~Lois Dickey
Vitamin Department Manager

Elevated Iron Levels (Part Two)

November’s article on excess iron in the blood dealt with some of the ways in which we accumulate excess iron in the blood and how it may effect one’s health.

There are a number of things we can do to keep our iron levels low to avoid serious health issues.  In the previous article, I mentioned blood donation, lowering alcohol consumption, avoiding foods and supplements with added iron and not smoking as ways to do this.  There are also things to inhibit the absorption of dietary iron such as phytates, tannins in green and black tea and coffee, oxalates, various polyphenols and calcium supplements.  Experiments have shown the tannins in green tea to be very helpful in reducing atherosclerosis thus cardiovascular disease.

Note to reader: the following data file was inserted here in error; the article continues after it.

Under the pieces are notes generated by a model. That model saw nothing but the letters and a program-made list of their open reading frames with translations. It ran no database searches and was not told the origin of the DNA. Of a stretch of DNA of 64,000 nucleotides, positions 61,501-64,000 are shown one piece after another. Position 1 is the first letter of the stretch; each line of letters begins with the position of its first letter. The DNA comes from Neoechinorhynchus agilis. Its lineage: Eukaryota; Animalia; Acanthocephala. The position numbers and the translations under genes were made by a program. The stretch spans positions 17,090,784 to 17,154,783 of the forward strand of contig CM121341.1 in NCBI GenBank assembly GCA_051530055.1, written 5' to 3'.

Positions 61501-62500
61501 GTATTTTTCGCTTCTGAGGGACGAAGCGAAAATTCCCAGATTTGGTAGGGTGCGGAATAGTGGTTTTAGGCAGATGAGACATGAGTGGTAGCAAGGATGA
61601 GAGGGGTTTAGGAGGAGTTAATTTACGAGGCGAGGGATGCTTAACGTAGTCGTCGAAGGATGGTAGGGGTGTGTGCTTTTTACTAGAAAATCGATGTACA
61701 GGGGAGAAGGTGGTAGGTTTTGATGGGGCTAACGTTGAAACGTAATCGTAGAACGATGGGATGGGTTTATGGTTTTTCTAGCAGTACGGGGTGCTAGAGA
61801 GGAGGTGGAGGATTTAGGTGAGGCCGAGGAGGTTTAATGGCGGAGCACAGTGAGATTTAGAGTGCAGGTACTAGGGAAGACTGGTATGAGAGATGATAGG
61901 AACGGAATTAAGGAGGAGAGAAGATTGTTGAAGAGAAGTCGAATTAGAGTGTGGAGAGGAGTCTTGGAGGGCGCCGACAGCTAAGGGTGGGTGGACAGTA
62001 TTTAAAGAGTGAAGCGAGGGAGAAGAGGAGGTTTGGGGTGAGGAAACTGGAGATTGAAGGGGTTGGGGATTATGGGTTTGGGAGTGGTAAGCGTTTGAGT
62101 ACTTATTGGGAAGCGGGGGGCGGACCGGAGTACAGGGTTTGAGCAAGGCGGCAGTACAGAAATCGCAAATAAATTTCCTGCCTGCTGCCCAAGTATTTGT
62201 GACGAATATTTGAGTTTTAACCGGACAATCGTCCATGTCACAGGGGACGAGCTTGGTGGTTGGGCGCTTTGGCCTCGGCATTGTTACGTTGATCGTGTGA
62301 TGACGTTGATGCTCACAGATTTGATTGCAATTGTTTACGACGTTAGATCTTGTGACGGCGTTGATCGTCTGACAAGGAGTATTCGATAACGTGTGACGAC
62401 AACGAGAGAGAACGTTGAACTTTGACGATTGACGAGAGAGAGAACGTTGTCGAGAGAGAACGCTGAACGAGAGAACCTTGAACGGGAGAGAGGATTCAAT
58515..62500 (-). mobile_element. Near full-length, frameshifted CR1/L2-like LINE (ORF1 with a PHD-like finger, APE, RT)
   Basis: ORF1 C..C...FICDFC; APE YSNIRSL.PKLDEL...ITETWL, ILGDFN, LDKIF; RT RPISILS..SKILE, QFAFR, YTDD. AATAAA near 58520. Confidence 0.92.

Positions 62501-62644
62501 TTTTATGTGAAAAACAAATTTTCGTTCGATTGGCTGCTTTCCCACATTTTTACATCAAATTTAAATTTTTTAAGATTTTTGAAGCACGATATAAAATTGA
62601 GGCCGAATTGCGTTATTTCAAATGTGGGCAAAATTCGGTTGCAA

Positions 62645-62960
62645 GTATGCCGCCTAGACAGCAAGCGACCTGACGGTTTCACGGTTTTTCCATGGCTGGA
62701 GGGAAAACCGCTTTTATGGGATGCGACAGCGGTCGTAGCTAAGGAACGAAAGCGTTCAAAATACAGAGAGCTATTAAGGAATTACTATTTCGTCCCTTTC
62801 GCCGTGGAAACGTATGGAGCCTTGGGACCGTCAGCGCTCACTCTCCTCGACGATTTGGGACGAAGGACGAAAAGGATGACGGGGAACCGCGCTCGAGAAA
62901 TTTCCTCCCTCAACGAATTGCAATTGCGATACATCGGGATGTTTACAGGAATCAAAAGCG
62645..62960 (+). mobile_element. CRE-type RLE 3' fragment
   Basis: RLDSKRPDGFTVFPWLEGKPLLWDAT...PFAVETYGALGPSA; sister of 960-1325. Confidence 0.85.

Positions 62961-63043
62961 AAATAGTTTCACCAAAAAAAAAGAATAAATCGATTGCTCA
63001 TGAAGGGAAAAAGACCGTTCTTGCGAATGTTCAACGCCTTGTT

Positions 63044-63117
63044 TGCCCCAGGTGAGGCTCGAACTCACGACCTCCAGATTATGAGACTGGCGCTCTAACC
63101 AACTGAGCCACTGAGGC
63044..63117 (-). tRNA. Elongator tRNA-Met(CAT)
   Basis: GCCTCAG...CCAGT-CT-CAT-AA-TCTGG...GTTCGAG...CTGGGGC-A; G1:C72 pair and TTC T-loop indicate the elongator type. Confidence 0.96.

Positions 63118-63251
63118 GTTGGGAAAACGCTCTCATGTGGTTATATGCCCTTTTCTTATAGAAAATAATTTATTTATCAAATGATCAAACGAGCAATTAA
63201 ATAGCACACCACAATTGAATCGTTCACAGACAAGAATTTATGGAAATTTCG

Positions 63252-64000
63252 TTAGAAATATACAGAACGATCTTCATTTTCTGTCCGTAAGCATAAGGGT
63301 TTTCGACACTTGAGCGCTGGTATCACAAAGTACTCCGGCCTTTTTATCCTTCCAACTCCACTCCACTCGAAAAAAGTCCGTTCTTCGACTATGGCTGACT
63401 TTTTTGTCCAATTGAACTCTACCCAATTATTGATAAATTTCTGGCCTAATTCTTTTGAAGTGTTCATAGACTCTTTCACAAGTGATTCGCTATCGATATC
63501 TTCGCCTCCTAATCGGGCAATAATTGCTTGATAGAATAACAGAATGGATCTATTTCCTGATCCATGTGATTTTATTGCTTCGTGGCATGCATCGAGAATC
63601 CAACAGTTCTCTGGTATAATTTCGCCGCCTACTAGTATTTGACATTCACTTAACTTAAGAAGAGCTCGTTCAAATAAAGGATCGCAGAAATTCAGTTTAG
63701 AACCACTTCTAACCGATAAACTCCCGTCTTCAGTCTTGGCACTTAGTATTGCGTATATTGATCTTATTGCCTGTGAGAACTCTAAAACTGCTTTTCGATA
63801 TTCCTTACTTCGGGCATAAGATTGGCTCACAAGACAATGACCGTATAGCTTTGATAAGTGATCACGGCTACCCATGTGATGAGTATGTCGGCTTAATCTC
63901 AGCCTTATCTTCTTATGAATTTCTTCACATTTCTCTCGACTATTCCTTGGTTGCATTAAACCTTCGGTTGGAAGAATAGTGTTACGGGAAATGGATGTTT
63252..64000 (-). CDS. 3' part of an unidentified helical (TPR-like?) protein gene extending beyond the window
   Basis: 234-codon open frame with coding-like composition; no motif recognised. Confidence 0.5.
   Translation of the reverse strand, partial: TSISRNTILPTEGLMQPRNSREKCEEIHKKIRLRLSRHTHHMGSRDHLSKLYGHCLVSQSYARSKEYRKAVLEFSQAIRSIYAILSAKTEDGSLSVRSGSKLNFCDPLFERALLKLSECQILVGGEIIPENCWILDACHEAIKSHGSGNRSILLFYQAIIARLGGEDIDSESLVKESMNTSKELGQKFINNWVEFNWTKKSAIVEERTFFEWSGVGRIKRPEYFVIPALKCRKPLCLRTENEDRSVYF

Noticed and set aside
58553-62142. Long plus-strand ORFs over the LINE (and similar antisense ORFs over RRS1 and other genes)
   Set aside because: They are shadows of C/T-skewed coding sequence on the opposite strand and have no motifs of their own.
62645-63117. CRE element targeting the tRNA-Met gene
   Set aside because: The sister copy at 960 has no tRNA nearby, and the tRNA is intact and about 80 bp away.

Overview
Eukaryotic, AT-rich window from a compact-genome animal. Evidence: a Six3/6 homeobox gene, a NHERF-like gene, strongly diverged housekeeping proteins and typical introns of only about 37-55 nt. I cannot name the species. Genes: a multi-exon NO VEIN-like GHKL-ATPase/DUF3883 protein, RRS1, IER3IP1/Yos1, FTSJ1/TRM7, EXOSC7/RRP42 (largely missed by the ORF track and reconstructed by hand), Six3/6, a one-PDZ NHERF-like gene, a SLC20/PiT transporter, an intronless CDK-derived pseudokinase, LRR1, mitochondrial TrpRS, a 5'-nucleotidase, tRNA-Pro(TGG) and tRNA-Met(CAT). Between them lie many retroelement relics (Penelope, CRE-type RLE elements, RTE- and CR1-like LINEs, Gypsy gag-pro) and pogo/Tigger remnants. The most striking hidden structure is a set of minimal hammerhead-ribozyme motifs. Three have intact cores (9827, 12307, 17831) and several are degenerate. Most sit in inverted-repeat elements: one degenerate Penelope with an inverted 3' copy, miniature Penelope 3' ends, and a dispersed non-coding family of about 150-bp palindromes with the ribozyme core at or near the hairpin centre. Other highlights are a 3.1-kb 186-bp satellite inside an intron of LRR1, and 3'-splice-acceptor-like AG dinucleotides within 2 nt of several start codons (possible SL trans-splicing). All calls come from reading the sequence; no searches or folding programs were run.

Four cups of green tea a day lowers the risk by one-third.  Green tea was also found to be effective against osteoporosis through beneficial effects on bone mineral density of the total body.  Antioxidants should be consumed daily, as well as bioflavonoids like quercetin, cranberry, bilberry, blueberry, milk thistle, grapeseed extract and lemon.

Part one and part two of this article have been written for information purposes only. Consult your physician for any excess iron-related concerns.

~Lois Dickey
Vitamin Department Manager

Excerpt from “Exposing the Hidden Dangers of Iron”, by E.D. Weinberg, Ph.D.

Elevated Iron Levels